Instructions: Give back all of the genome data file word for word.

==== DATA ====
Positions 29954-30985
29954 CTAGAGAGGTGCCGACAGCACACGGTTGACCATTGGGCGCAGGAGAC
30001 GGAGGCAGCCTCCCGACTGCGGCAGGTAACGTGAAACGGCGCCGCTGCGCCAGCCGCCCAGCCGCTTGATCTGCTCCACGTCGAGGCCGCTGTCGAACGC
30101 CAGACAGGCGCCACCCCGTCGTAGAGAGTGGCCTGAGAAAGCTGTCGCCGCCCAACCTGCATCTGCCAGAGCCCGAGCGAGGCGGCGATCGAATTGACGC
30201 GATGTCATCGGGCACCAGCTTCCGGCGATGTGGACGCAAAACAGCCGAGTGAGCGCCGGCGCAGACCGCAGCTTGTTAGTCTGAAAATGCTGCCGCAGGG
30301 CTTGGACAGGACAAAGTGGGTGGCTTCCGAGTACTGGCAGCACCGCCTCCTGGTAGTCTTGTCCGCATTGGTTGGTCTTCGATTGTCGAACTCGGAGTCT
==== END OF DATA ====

Positions 29954-30985
29954 CTAGAGAGGTGCCGACAGCACACGGTTGACCATTGGGCGCAGGAGAC
30001 GGAGGCAGCCTCCCGACTGCGGCAGGTAACGTGAAACGGCGCCGCTGCGCCAGCCGCCCAGCCGCTTGATCTGCTCCACGTCGAGGCCGCTGTCGAACGC
30101 CAGACAGGCGCCACCCCGTCGTAGAGAGTGGCCTGAGAAAGCTGTCGCCGCCCAACCTGCATCTGCCAGAGCCCGAGCGAGGCGGCGATCGAATTGACGC
30201 GATGTCATCGGGCACCAGCTTCCGGCGATGTGGACGCAAAACAGCCGAGTGAGCGCCGGCGCAGACCGCAGCTTGTTAGTCTGAAAATGCTGCCGCAGGG
30301 CTTGGACAGGACAAAGTGGGTGGCTTCCGAGTACTGGCAGCACCGCCTCCTGGTAGTCTTGTCCGCATTGGTTGGTCTTCGATTGTCGAACTCGGAGTCT